## Shop Windows to the Universe

Young Voices for the Planet DVD in our online store includes 8 films where students speak out and take action on climate change.

This cutaway view of the Earth shows the angular measurement of latitude and longitude.
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Image Courtesy of Dennis Ward/UCAR

# Angles Determine Latitude and Longitude

This cutaway view of the Earth shows the angular measurement of latitude and longitude.

Latitude, shown in blue, is the angular distance from the Equator to a point on the Earth's surface. Latitude can either be North or South, depending on the hemisphere in which the location is located. GPS units and digital mapping applications, such as Google Earth, often indicate northern latitudes as being positive (0 to +90 degrees), and give southern latitudes negative values (0 to -90 degrees).

Longitude, shown in red, is the angular distance from the Prime Meridian to a point on the Earth's surface. Longitude is described as being either East or West, depending on which way you measure from the Prime Meriadian, and ranges from 0 degrees at the Prime Meridian, to 180 degrees at the Antimeridian. Digital maps use positive numbers for eastern latitudes (0 to +180 degrees) and negative numbers for western latitudes (0 to -180 degrees).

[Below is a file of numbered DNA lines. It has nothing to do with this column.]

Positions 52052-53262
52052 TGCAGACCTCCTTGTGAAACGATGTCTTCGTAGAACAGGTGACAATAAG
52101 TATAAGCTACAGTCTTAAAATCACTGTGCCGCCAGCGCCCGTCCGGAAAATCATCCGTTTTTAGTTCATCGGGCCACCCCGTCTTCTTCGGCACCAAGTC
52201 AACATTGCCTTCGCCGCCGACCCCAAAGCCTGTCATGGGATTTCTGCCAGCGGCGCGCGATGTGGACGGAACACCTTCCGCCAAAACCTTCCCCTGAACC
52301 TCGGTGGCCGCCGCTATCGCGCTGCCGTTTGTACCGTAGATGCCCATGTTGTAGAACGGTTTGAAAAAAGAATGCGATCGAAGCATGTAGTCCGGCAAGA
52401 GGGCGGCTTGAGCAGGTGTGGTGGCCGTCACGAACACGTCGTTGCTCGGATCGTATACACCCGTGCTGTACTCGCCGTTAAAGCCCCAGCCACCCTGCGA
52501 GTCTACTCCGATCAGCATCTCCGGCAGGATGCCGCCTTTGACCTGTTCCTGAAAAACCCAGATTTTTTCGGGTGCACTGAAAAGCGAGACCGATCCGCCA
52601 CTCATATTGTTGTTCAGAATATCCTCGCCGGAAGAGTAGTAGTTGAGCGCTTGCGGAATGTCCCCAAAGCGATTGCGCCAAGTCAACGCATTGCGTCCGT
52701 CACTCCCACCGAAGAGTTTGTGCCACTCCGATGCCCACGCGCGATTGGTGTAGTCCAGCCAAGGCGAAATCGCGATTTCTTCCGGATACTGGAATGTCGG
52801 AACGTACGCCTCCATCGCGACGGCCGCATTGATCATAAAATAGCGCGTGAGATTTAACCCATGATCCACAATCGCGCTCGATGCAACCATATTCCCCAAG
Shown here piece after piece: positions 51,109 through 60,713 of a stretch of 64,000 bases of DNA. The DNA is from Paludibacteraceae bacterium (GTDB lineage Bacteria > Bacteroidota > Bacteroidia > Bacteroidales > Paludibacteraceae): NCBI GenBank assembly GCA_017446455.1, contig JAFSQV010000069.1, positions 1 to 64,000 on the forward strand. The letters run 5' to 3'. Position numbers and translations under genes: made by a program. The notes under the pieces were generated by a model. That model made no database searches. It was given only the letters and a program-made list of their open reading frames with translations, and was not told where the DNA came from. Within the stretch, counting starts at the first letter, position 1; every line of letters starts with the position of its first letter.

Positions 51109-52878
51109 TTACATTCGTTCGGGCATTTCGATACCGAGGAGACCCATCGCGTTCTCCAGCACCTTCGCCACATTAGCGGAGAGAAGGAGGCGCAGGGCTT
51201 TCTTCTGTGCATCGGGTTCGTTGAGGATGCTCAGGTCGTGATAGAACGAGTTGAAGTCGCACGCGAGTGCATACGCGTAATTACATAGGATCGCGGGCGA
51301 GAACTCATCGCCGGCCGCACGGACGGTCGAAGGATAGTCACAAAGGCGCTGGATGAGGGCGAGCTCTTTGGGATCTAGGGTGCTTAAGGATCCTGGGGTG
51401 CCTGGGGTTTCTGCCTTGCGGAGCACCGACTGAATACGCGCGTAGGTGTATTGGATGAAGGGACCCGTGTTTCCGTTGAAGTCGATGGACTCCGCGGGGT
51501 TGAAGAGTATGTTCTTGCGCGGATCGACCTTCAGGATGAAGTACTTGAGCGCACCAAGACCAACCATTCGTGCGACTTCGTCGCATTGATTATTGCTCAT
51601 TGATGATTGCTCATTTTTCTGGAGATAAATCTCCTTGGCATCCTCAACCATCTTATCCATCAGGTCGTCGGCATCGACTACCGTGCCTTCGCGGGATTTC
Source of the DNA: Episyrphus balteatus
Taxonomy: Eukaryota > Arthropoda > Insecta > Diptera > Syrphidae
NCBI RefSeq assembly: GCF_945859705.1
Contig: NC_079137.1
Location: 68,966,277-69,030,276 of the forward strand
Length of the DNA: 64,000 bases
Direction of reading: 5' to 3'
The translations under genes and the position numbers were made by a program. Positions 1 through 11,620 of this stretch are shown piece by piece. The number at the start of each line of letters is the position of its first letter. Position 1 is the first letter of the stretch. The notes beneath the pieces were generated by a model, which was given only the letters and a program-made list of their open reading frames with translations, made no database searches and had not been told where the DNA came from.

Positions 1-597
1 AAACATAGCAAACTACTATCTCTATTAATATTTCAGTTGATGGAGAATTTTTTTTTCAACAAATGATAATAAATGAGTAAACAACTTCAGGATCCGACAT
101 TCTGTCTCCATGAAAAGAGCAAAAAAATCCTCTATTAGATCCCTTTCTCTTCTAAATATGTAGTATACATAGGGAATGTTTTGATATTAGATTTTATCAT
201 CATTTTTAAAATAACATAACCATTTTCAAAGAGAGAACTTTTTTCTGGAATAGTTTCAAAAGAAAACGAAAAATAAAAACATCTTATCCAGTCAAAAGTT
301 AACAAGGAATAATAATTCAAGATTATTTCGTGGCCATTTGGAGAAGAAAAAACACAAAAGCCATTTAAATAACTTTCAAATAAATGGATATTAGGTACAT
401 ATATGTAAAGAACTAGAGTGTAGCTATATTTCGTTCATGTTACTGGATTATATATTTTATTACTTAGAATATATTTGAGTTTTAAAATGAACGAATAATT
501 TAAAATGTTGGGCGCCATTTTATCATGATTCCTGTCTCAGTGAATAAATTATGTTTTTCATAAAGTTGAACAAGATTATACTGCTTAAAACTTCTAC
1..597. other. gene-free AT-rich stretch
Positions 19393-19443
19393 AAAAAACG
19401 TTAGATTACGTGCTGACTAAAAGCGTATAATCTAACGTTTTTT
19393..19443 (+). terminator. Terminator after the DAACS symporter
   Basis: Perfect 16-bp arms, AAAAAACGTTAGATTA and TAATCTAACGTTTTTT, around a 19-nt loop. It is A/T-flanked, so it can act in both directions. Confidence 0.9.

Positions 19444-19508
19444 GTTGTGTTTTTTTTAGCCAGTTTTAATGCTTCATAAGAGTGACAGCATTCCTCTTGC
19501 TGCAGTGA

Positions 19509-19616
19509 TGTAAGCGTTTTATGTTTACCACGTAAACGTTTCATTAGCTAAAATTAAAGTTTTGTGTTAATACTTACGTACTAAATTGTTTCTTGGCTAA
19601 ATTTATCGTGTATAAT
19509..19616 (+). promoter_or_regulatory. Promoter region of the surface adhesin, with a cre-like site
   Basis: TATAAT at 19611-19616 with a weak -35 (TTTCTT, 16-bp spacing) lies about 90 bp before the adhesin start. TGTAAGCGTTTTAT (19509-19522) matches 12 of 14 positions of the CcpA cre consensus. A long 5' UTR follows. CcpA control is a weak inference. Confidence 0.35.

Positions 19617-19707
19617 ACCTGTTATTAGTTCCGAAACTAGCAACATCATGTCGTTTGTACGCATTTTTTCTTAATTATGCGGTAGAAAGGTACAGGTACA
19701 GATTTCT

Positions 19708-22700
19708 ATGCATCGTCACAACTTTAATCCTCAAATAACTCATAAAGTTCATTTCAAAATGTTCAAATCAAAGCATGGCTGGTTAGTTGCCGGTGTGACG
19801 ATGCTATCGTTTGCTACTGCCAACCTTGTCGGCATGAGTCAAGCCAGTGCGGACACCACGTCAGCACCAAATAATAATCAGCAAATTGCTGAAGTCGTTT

#### Shop Windows to the Universe Science Store!

Our online store includes issues of NESTA's quarterly journal, The Earth Scientist, full of classroom activities on different topics in Earth and space science, as well as books on science education!

## Latitude and Longitude

The most common way to locate points on the surface of the Earth is by standard, geographic coordinates called latitude and longitude. These coordinates are measured in degrees and represent angular distances...more

## Angles Determine Latitude and Longitude

This cutaway view of the Earth shows the angular measurement of latitude and longitude. Latitude, shown in blue, is the angular distance from the Equator to a point on the Earth's surface. Latitude can...more

## The Andes Mountains

The Andes Mountains form one of the longest mountain ranges on Earth, stretching over 7,000 km (4,400 miles) along the west coast of South America. The Andes are very narrow in most places and the average...more

Windows to the Universe, a project of the National Earth Science Teachers Association, is sponsored in part is sponsored in part through grants from federal agencies (NASA and NOAA), and partnerships with affiliated organizations, including the American Geophysical Union, the Howard Hughes Medical Institute, the Earth System Information Partnership, the American Meteorological Society, the National Center for Science Education, and TERC. The American Geophysical Union and the American Geosciences Institute are Windows to the Universe Founding Partners. NESTA welcomes new Institutional Affiliates in support of our ongoing programs, as well as collaborations on new projects. Contact NESTA for more information.